The great recovery is an illusion, and the banking crisis is likely to be very costly for the world economy, according to economist Jamie Dannhauser at Lombard Street Research.
“Investors don’t yet appreciate just how costly (the banking crisis) will be,” Dannhauser said Tuesday.
“Recapitalizations and bailouts have only shifted the problems from the private to the public sector." The banking crisis will also have significant effects on developed-world demand, creating structural government deficits, he said.
Consumers will also struggle to recover as credit remains tight, Dannhaueser said.
“The banking crisis -- which was caused by, one, too much leverage in the banking system, two, underpricing liquidity risk, three, banks too dependent on cheap funding -- will have significant effects on the developed world demand, creating structural government deficits,” he said.
The “saver” countries are set to be dragged down by “spender” country weakness, according to Dannhauser.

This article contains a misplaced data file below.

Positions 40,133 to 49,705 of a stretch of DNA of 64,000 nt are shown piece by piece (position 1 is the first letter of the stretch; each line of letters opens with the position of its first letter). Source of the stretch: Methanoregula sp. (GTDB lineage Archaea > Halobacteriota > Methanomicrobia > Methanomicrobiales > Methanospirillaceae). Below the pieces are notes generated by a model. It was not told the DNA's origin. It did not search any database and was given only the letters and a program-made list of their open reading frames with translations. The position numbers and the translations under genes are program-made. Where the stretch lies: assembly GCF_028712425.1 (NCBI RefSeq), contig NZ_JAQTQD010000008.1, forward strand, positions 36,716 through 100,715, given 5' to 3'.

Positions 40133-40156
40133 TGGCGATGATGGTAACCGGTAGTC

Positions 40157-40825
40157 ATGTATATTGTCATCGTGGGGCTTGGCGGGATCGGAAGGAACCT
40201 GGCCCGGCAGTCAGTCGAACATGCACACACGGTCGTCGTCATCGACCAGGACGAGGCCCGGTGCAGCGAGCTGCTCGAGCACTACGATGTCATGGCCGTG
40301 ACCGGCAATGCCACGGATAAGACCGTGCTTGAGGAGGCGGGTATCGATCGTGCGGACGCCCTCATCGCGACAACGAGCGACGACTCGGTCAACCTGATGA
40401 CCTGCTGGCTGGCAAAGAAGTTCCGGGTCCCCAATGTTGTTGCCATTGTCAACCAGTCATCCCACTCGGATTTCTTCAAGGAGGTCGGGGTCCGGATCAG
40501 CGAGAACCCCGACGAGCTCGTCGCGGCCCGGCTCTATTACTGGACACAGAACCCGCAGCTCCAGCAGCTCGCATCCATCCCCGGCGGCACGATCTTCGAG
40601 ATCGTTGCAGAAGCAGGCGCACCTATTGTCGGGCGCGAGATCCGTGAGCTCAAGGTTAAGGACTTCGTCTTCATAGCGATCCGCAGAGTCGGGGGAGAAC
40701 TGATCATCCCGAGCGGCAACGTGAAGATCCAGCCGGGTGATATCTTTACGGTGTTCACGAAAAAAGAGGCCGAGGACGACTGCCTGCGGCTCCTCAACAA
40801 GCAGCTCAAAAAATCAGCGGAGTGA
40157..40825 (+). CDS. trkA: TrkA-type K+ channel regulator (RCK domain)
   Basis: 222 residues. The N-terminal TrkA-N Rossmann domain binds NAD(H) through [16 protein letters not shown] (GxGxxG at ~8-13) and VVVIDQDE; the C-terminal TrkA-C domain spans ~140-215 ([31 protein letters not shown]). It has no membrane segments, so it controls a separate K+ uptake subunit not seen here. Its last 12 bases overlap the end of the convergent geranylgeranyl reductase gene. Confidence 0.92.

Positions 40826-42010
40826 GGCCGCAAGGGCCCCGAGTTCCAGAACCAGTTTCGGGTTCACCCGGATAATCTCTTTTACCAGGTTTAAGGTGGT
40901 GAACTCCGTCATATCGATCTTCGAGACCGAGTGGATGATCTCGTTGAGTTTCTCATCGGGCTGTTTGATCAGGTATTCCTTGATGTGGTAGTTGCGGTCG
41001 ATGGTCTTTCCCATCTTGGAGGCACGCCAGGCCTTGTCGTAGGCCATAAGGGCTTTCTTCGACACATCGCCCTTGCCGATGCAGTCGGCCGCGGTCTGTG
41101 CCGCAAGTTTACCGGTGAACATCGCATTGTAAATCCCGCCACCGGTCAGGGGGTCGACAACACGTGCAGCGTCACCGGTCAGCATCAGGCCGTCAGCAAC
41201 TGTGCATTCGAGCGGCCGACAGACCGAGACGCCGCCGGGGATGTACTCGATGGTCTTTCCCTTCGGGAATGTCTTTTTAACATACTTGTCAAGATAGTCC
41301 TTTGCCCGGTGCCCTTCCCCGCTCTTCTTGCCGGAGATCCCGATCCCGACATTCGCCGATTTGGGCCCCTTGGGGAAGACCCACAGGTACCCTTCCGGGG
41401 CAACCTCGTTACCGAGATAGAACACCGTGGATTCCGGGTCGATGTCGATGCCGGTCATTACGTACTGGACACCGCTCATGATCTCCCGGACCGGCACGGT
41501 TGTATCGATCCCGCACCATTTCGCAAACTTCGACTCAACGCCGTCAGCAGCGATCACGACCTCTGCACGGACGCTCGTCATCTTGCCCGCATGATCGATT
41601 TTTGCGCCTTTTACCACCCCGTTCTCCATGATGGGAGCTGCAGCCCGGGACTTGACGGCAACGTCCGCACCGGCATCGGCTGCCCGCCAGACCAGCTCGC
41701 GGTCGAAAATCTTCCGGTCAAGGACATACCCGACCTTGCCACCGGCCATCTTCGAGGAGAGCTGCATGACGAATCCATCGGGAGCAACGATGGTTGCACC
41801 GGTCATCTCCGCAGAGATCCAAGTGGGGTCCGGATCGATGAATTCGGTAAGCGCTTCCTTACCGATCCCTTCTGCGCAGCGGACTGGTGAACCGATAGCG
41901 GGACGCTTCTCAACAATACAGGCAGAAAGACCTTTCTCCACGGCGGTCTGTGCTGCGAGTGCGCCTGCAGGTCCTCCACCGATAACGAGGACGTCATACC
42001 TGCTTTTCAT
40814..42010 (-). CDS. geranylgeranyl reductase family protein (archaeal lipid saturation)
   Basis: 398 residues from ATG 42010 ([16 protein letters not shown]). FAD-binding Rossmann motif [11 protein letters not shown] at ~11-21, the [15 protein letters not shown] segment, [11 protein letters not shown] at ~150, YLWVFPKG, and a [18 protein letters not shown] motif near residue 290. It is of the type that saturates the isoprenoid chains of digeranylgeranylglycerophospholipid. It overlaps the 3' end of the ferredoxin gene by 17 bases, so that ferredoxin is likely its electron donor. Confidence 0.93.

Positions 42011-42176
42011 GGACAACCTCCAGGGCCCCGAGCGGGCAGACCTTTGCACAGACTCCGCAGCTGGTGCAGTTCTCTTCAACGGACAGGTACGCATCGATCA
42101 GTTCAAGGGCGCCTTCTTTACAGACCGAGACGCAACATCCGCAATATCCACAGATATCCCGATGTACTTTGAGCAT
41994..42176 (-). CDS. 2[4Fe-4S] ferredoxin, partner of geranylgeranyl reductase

The Lombard Street report echoes other ecnomic assessments that activity in the advanced economies will stay muted in the short term.
An International Monetary Fund report published in April said, “global activity is recovering at varying speeds, tepidly in many of the advanced economies but solidly in most emerging and developing economies.”
"There are few indications that private spending in these three economies (The US, EU and Japan) will lead a strong recovery, given that credit will remain hard to come by for many agents, investment will be held back by low capacity utilization, and unemployment will weigh on consumption,” the report said.
The recession was exacerbated by panic after Lehman Bros. collapse, according to Dannhauser, and the emergency government support which ended the panic, led to a huge inventory bounce propelled growth.
But public deficits will have to be scaled back, which is likely to dampen growth by cutting into incomes and reducing consumer demand, he said.
The IMF estimates that the total cost of the banking crisis for the UK, when considering public commitments to recapitalization, creditor guarantees, and asset protection and liquidity schemes, is somewhere in the region of £1.3 trillion ($19.5 billion), not far off the the UK’s annual GDP.
Dannhauser also said he sees growth prospects for the European Union remaining rather dismal.
“If the Club Med economies (Greece, Italy, Portugal, Spain) can no longer borrow, who will buy German exports? The great recovery will prove to be an illusion.”